The original question posted by your Guest Moderator was (snipped) ...

"So, I want to ask some of the members of this list, who may not
have posted in the past.  What are you trying to get from this
list, and from the members, and are we satisfying your needs?"

+++++  First Response   +++++

From:  The vacationing Gary K. Foote  

Rev. Keith Londrie II wrote;

>I subscribed to E-Marketing because I thought we were going to
>discuss the  different ways to market by E-Mail...
>...I would  actually like to see more of this going on.
>In the past there has been a lot of discussion, not only on
>E-Marketing, but  on many other lists as well, on the subject of
>spam. I say Enough!

Hi Keith,

I understand what you are saying.  When this list was first
begun it's focus was on e-mail marketing...  period.  The
fact is, that e-mail marketing, though it is a subject with
many facets, seems not deep enough to carry a list by itself.
My decision, a couple of months ago, to widen the scope of
conversation on this list was a direct response to a
languishing discussion group.

The problem was, just as you described in your post,
it kept coming down to a discussion about spam, and
everyone was getting pretty tired of this common wasted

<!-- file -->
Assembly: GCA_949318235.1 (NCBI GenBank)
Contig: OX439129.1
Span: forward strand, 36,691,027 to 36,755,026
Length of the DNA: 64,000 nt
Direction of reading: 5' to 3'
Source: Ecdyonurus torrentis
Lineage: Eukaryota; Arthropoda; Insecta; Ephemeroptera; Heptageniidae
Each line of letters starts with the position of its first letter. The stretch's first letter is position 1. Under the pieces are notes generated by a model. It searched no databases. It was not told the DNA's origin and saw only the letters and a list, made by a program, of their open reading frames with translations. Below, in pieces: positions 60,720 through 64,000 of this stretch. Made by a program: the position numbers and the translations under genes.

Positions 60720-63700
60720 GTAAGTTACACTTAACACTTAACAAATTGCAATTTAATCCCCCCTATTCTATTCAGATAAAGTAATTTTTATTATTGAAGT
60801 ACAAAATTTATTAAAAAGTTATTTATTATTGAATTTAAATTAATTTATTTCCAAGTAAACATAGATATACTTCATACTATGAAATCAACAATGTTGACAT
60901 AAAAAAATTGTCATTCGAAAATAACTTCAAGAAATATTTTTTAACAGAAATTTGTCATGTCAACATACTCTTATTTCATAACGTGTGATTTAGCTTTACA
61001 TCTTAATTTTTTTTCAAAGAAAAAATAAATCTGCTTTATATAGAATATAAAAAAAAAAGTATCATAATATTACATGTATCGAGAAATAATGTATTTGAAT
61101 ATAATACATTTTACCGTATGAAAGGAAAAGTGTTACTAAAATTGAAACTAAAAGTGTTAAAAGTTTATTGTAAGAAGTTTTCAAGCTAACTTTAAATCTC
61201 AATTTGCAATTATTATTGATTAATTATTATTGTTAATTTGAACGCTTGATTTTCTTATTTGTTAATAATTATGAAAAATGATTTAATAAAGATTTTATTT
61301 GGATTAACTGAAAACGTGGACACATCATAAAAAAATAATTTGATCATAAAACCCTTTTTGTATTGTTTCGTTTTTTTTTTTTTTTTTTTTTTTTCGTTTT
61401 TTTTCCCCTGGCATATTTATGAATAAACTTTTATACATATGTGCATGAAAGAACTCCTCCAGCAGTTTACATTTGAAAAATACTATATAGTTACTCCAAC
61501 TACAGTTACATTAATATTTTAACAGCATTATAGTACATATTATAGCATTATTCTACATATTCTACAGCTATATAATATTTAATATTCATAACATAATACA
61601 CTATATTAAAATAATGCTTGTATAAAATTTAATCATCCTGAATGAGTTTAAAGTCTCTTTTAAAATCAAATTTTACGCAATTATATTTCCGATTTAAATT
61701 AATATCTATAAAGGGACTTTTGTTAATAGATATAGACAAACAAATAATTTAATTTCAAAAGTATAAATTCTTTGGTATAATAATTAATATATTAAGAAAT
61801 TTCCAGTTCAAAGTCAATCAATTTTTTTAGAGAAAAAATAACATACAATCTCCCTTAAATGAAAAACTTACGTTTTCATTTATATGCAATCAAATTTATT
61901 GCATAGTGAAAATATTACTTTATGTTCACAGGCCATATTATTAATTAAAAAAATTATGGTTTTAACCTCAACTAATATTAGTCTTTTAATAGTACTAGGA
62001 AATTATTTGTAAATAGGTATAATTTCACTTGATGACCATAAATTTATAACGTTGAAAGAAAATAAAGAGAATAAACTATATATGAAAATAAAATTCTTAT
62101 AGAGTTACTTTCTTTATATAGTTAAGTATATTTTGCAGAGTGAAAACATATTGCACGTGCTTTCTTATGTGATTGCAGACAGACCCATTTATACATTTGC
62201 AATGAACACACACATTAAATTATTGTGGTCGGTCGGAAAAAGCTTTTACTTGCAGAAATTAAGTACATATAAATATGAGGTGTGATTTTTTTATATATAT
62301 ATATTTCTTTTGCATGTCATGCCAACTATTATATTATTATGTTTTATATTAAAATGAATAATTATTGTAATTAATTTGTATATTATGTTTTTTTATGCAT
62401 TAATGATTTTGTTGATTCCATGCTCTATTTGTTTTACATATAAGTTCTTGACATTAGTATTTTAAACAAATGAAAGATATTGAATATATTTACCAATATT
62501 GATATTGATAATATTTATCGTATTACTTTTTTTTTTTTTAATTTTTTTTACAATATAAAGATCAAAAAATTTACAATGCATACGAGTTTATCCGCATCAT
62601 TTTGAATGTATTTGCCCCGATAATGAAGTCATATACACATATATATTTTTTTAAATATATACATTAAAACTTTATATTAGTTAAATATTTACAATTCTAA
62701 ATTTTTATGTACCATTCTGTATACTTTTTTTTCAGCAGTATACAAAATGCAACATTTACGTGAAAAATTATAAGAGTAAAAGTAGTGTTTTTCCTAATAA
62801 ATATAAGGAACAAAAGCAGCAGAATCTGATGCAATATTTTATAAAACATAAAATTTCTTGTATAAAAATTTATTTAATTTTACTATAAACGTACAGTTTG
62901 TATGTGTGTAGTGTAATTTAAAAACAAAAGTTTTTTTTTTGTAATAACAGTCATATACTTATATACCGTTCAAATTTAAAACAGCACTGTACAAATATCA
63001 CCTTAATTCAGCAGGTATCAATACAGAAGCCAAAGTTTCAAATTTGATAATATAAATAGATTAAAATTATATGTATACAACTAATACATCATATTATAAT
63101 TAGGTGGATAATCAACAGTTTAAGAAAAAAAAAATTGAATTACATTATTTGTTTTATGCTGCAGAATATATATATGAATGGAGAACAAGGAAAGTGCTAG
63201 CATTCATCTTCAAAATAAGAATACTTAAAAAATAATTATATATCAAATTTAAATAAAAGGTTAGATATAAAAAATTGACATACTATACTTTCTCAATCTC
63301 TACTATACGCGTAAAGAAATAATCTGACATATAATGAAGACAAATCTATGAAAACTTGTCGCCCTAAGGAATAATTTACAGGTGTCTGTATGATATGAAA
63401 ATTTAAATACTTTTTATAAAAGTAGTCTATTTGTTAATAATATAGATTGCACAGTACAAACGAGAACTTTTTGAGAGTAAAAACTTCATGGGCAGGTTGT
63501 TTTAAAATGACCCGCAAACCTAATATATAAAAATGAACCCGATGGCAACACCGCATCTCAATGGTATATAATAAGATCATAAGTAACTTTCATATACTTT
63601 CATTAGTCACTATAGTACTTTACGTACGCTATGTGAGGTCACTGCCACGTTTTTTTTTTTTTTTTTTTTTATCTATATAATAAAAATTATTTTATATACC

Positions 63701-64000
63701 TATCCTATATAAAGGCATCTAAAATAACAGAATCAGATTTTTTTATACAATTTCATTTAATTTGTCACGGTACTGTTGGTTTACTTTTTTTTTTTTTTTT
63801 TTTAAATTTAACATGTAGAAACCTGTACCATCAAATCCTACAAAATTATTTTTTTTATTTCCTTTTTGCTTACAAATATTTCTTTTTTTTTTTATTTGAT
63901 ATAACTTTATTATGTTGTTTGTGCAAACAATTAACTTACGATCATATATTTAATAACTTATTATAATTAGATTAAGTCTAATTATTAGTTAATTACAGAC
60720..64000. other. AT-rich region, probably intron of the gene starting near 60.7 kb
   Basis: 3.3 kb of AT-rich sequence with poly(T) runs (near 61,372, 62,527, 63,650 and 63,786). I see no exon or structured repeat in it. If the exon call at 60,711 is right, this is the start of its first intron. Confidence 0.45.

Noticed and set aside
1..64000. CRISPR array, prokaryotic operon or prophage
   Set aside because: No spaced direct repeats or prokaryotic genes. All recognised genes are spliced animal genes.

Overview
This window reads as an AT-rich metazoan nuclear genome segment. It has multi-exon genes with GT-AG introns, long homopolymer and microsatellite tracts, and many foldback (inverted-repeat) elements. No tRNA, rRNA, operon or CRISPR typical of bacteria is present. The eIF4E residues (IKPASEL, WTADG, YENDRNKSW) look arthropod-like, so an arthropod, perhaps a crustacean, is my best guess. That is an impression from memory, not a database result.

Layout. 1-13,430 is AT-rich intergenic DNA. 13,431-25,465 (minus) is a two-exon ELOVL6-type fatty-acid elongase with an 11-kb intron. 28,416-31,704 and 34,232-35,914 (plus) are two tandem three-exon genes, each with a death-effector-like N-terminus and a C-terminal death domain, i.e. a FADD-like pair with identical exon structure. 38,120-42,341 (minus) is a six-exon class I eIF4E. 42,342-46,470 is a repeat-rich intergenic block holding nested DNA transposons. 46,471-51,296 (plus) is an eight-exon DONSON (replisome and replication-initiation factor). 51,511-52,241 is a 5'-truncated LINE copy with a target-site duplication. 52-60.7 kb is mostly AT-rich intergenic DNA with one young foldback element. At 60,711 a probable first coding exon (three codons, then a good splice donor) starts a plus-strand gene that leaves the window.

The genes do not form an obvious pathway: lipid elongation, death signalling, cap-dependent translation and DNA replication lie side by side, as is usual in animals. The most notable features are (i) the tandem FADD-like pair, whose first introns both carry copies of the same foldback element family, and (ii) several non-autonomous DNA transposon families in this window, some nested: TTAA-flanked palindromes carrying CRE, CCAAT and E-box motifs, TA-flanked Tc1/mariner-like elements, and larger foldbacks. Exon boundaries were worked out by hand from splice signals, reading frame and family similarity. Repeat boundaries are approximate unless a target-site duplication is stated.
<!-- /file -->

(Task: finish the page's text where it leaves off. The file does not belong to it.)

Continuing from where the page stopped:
bandwidth on every list (or so it seemed at the time).

The second problem was that focusing solely on e-mail
marketing left out all of the other supporting marketing
methods/issues (web, newsgroups, software trends, etc)
that should be considered in any full fledged online

Anyway, thanks for bringing this up, Keith - enough
with my explanations and on with the improvements.
The subject of E-mail Marketing is once again thrown
wide open in this forum.  Let's just please avoid spam
arguments and instead have some fruitful conceptualizing
about effective e-mail marketing methods.

>If more people posted actual question type posts, I would guess
>other would  chime in and reply...

I have to agree with you 100%, Keith.  Consider the
'E-Marketing Answer Bureau' open for business.  We are
all here both to ask and to answer questions.  Nobody knows
every facet of this business...  heck, the business is changing
so fast that I suspect that it is communities like this one
at E-Marketing that are forming the guidelines that future
marketers will refer to as 'gospel'.


Andrey Yastrebov  wrote;

>...ask if somebody tried using BusinessLink MarketPlace as
> an opt-in list or have heard about somebody using them.